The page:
Lugnuts Notes: The Beloit Snappers

Four games at Pohlman Field in Beloit, Wisconsin.

The Snappers are affiliated with the Milwaukee Brewers and are locally (“community”) owned.

The National Association’s page [no longer available in that form] for the Snappers is typical of their efforts. Timothy Prentiss also offers a Snappers Page [gone]; perhaps you want to capture the team logo in several sizes here but the information on the page is obsolete. The Beloit Daily News [link was to old front page] covers the team on the web, as part of its other coverage. There’s a review of Pohlman Field on Dustin Schubert’s Single-A Ballparks page [do I need to repeat that I miss this site?].

The Snappers are managed by Luis Salazar (#3); his coaches are Bill Campbell and John Mallee.

The Ballpark

Harry Pohlman Field is a small field by any measure: It seats only about 3,100 fans and its dimensions are 325-380-325. There’s a picnic deck down the right field line. STATS says it favors power hitters but isn’t particularly a hitters park. It’s a cozy, suburban ballpark, built on the edge of town in 1981.

Directions: Leave I-90 at the Shopierre exit (81 West). Turn right at Cranston Road (the first light) to the ballpark. There’s limited free parking at the park, but lots of street parking nearby.

The Team

Statistics are thru Independence Day.

All-Stars: Mike Kinkade (3B), Peter Benny (P), Valerio de los Santos (P).

The Snappers finished fourth in the Central Division with a 31-35 (.470) record for the first half-season; they’re now in the division cellar at 5-9 (,357)–tied with Wisconsin, four games out of first.

Historically, the Brewers have fielded a small but extremely successful farm system. It’s “successful” in the sense that the teams win games and pennants; it’s less successful as a player development system. (This farm system is a topic for debate in some circles.) The team has long-standing relationships with the ownerships of all its farms. Those include the Snappers (easily our league’s best team in 1995 at 88-51/.633), the Helena Brewers of the (Rookie) Pioneer League (44-28/.611 for second of eight) and the Chandler Brewers of the (Rookie) Arizona League (34-22/.604, third of six). The position players for this year’s Snappers are drawn from both Rookie teams; the pitchers mostly played for Helena last season.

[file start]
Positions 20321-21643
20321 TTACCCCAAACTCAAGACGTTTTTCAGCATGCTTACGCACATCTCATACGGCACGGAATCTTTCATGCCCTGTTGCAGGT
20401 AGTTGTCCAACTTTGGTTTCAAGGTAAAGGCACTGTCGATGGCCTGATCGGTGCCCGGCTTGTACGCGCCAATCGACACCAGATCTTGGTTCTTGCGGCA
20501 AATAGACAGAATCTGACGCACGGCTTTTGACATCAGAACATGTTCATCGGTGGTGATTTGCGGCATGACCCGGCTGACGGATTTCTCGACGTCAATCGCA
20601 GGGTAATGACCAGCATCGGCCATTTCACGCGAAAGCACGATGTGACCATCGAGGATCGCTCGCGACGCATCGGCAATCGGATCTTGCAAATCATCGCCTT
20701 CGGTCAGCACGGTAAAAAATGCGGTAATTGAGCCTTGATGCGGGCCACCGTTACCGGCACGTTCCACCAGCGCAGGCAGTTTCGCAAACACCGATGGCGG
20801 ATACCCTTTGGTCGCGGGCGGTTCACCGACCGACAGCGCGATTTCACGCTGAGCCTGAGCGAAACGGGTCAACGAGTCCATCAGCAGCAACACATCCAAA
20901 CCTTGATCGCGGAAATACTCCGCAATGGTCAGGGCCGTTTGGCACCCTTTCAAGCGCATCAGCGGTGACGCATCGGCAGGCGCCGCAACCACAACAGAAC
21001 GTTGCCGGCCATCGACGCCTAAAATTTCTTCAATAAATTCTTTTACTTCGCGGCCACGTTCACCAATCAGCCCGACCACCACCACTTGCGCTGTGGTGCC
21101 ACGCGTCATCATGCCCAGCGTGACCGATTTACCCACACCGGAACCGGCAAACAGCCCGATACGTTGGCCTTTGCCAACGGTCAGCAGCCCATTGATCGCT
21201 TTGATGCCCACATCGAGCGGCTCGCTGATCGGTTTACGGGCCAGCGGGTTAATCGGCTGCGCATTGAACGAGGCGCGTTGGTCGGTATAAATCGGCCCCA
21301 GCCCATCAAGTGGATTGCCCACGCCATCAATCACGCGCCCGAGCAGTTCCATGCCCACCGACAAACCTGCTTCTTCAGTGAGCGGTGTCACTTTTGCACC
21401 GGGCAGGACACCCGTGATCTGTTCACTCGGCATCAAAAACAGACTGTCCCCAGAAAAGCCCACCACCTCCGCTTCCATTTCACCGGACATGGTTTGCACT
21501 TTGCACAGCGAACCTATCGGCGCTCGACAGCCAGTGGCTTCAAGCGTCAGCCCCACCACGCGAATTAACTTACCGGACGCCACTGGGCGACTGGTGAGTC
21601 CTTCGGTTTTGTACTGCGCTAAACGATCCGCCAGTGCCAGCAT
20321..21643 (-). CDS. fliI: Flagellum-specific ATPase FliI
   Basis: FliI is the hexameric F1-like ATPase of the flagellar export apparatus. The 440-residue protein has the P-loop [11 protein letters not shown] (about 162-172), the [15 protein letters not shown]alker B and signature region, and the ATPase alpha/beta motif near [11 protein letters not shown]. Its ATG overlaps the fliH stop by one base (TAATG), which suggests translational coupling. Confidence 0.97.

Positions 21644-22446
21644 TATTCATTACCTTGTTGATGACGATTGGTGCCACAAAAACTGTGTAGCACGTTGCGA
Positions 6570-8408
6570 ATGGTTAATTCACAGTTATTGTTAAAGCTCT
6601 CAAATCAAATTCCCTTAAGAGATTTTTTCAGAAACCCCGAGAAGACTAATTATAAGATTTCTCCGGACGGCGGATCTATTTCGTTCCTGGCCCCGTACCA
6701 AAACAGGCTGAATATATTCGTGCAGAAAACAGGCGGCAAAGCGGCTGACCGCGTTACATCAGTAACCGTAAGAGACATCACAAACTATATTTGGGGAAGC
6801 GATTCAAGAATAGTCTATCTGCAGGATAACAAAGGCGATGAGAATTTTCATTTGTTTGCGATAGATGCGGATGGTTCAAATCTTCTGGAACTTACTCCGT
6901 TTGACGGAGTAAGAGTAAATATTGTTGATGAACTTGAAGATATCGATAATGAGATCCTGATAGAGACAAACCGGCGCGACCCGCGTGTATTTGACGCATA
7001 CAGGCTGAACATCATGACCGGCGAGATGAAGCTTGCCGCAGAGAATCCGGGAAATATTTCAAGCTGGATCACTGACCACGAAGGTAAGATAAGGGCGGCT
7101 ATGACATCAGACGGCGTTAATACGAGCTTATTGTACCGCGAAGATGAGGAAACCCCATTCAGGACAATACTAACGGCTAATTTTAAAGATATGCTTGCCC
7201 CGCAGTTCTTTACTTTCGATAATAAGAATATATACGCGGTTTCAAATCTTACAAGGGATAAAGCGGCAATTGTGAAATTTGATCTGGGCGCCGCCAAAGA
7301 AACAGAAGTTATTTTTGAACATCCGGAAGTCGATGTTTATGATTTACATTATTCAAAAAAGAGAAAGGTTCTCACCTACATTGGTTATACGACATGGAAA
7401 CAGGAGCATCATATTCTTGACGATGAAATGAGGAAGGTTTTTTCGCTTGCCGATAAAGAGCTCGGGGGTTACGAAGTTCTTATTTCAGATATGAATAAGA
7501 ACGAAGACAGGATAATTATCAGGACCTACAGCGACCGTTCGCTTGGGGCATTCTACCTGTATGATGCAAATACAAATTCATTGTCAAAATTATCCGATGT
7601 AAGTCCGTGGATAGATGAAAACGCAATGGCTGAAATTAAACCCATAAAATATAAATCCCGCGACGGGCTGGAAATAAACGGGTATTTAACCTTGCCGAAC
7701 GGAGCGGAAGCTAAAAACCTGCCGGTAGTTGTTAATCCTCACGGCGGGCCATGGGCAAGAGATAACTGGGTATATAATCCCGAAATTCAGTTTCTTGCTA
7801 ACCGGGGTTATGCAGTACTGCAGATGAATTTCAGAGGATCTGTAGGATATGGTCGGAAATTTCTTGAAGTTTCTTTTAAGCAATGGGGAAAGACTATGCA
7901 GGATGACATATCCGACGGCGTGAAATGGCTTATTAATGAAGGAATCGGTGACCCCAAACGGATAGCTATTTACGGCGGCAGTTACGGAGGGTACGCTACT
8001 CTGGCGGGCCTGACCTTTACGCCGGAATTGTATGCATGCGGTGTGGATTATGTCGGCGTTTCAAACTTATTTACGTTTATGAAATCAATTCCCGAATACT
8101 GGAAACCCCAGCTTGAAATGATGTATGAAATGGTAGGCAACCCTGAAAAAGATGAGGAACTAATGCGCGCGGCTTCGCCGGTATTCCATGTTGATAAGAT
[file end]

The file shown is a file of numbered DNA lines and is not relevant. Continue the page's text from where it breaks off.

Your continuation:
In general, this is a poor-hitting team. Third Baseman Mike Kinkade (.279-9-51; 65 runs, 14 steals) is an excellent hitter and general offensive threat. Second baseman Ryan Ritter is really quick; lots of triples and steals for this season. First baseman Kevin Noriega and outfielder Anthony Iapoce have good BAs, while outfielder David Elliott draws quite a few walks for no reason I can see.

The pitching resembles Lansing’s. Southpaw Valerio De los Santos is among the league’s leaders in wins (8) and is third in strikeouts (96). Righty Peter Benny has decent stats, but not to get excited about. Tony Pavlovich is being used as a closer, without great success; Darren Berninger, also being used in relief, has had some success with weaker stats. Lefty Jason Dawsey doesn’t seem to have a set role but does show promise; his strikeout pitch is effective.


Revision History:

One comment on “Lugnuts Notes: The Beloit Snappers

  1. joelNo Gravatar says:

    One of my very favorite Midwest League memories is a 1997 Beloit @ Battle Creek game. It snowed. Dave Elliott dressed for summer. Folks from Escanaba think of weather differently than we mere mortals.

    In 1995 the Snappers were the class of the Midwest League. Things change quickly, sometimes.

    Eventual major leaguers for this team were Robinson Cancel, Mike Kinkade, Mickey Lopez, Valerio De Los Santos, Horacio Estrada, and Alberto Reyes. (Pat Listach played one game for Beloit, on rehab.)

    Reyes had the best major league career, and De Los Santos pitched 256 big league innings in 235 games. Cancel’s still playing in Mexico, and was in the PCL a couple years ago.

    The STATS Minor League Handbooks used to list all kinds of breakouts for ballparks–essentially, they indexed most of the usual stats to the league. After you’d read a few you could look at those summaries and say “this park favors triples hitters” or “here’s a ballpark for power pitchers.” That’s where some of my ballpark comments come from.

    In the event you’ve just stumbled onto this entry, here’s an explanation of what I’m up to. With an index!

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